Microsoft's live-stream of Thursday's vice presidential debate on the Xbox gaming platform attracted at least 30,000 participants in a real-time poll on the performances of Vice President Joe Biden and Rep. Paul Ryan. The raw numbers aren't available but Microsoft did release results keyed to viewers who have declared for a candidate and for a group it describes as "Xbox Swing Voters."
Biden won over the Xbox swing voters, with 44.1 percent of undecided voters giving him the victory, compared to 22.9 percent saying Ryan won. This group saw Biden as projecting more presidential mettle, with 53.7% saying Biden is more capable of assuming the presidency than Ryan. Only 21% favored Ryan over Biden. Biden was also cited as being more truthful than Ryan.
The results among viewers who support a given candidate reveal an interesting tilt in the direction of a Biden victory. Among those who describe themselves as "leaning Romney," 20.4 percent said that they aren't sure who won the debate, while 11 percent of those who are "strong Romney" supporters couldn't pick a winner. By comparison, just 3.8 percent of strong Obama supporters and 13 percent of those leaning toward Obama said the debate was a tossup.
The Xbox audience is an interesting resource for real time response to the debates, with numbers that far outstrip, say the dial groups whose responses are tracked live on CNN. However, the results must be taken with a grain of salt, in that audiences are overwhelmingly male, affluent, and white. Plus, it's possible Xbox owners are only participating to win a set of virtual armor for their Halo 4 Warrior game character.
Twitter's indicators don't point as clearly to a winner, but the network's political index number purports to measure "the sentiment of Twitter users' feelings about the candidates." A daily number is published for the presidential candidates, and the vice presidential candidates got a special look for the debate.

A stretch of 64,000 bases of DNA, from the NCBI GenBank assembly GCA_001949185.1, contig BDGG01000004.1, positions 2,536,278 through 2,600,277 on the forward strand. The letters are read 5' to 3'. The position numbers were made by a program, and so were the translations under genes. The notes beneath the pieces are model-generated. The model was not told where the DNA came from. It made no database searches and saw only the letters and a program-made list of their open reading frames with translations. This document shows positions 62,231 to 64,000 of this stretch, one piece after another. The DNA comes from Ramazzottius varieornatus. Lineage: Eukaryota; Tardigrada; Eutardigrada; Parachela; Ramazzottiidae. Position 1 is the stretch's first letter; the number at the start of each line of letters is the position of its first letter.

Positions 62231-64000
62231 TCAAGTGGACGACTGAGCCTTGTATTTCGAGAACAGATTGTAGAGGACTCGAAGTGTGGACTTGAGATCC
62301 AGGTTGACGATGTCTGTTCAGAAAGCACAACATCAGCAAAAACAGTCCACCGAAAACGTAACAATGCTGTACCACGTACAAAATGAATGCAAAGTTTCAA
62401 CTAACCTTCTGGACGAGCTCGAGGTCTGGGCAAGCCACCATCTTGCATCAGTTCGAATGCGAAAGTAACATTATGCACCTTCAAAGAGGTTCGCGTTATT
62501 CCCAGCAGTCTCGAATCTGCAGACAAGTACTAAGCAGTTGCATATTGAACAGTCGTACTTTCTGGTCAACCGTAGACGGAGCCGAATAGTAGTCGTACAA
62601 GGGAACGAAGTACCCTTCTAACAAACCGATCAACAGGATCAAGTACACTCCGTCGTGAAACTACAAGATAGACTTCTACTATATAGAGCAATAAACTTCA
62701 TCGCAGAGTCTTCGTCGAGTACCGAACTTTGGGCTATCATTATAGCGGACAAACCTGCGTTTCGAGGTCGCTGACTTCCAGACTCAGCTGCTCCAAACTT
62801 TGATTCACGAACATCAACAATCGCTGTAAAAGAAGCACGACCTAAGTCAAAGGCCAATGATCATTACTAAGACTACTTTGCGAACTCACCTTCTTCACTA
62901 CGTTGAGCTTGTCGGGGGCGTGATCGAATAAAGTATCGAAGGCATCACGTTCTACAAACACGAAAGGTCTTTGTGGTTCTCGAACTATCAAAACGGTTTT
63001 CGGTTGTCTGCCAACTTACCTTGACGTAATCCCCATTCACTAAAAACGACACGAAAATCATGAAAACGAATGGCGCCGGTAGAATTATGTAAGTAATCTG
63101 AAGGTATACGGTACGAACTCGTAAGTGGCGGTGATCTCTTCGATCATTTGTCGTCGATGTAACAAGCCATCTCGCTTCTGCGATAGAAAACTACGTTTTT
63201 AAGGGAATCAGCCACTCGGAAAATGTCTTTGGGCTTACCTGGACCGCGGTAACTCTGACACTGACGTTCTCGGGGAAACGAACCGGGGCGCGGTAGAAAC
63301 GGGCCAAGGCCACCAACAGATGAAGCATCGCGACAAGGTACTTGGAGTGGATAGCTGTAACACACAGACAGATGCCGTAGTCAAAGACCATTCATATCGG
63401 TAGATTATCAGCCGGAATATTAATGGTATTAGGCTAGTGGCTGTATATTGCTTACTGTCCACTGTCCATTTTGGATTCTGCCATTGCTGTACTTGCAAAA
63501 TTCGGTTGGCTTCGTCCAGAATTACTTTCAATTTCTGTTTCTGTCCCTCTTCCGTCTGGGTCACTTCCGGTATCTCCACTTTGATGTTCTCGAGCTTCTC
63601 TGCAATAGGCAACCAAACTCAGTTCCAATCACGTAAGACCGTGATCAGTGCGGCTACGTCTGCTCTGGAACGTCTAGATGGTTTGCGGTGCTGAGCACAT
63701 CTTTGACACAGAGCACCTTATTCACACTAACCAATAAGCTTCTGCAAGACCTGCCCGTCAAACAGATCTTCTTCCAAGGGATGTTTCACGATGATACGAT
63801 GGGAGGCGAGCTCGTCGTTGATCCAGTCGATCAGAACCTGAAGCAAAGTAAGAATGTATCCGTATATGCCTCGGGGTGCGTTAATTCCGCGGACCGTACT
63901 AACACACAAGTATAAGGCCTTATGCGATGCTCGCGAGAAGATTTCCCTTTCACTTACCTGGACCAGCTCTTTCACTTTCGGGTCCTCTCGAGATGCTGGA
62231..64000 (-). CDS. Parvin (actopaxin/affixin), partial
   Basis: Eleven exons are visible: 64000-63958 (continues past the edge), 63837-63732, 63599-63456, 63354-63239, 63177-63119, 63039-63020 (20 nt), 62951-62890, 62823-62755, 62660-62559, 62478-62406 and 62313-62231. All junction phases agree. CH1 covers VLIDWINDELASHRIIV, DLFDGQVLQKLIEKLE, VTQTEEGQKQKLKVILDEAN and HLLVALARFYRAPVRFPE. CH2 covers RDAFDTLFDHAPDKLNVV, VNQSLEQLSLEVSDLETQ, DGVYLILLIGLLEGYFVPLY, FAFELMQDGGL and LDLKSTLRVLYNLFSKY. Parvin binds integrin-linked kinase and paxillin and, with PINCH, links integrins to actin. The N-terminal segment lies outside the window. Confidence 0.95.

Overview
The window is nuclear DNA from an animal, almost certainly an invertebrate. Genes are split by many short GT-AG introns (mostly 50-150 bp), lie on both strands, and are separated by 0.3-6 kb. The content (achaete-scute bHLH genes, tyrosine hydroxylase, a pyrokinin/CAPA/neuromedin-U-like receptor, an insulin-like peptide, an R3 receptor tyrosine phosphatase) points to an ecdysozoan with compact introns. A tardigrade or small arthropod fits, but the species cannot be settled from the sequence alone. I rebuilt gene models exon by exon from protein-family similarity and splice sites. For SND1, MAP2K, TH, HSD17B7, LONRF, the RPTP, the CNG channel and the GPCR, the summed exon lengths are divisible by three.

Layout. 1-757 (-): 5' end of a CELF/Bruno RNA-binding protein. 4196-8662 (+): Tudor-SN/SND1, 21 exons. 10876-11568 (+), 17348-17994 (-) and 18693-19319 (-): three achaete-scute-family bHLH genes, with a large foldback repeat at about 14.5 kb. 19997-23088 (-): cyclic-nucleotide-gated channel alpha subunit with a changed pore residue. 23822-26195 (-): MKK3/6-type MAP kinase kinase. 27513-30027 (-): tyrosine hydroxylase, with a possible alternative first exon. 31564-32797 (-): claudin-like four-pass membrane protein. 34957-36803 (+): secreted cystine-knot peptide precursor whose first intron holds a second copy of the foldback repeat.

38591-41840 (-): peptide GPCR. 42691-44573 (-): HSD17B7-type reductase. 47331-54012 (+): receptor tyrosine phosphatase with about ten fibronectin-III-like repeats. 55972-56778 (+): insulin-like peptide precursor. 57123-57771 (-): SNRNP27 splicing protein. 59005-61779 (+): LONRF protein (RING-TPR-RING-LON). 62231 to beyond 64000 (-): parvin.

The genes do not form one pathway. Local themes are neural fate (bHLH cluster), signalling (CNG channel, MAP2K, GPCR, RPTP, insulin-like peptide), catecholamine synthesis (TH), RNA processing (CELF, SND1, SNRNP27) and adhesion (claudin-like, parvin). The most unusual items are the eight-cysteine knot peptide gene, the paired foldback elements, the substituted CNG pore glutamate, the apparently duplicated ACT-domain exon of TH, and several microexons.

Biden saw his "Twindex" number rise from 64 to 67 during the debate. Ryan managed just a one-point nudge from 46 to 47. To put this in some context, Obama's number stood unchanged at 26 after the debate. His average since May 1 is 33, indicating that favorable sentiment is on the decline. Romney's number stood firm at 20, down from an average of 28 since May 1. The calculations that produce the number are not a matter of record, but it seems probable that Biden and Ryan maintain higher rankings than the president and his challenger because there is less volume of negative sentiment directed their way.
Overall, the vice presidential debate generated 3.5 million tweets -- a large number when compared to the convention speeches, but fewer than the 10.3 million tweets during the October 3 presidential debate. The busiest section in terms of tweets-per-minute came when Biden delivered his ""Oh, now you're Jack Kennedy?" barb, with 58,275 tweets-per-minute. Ryan's zinger about "turning Medicare into a piggy bank for Obamacare" generated 55,540 tweets-per-minute.
What's clear is that Twitter is increasingly taking a starring role in molding opinion and shaping narratives about the debates in real time. For example, when President Gerald Ford denied that the Soviet Union dominated Eastern Europe in a 1976 debate with Jimmy Carter, it took about two days for that line to harden into a memorable gaffe, Presidential historian Michael Beschloss noted in a post-debate segment on PBS. "But, nowadays, you wouldn't have to wait the 48 hours, because, with Twitter, instantly, a lot of people would have known that that was a very bad thing to say."
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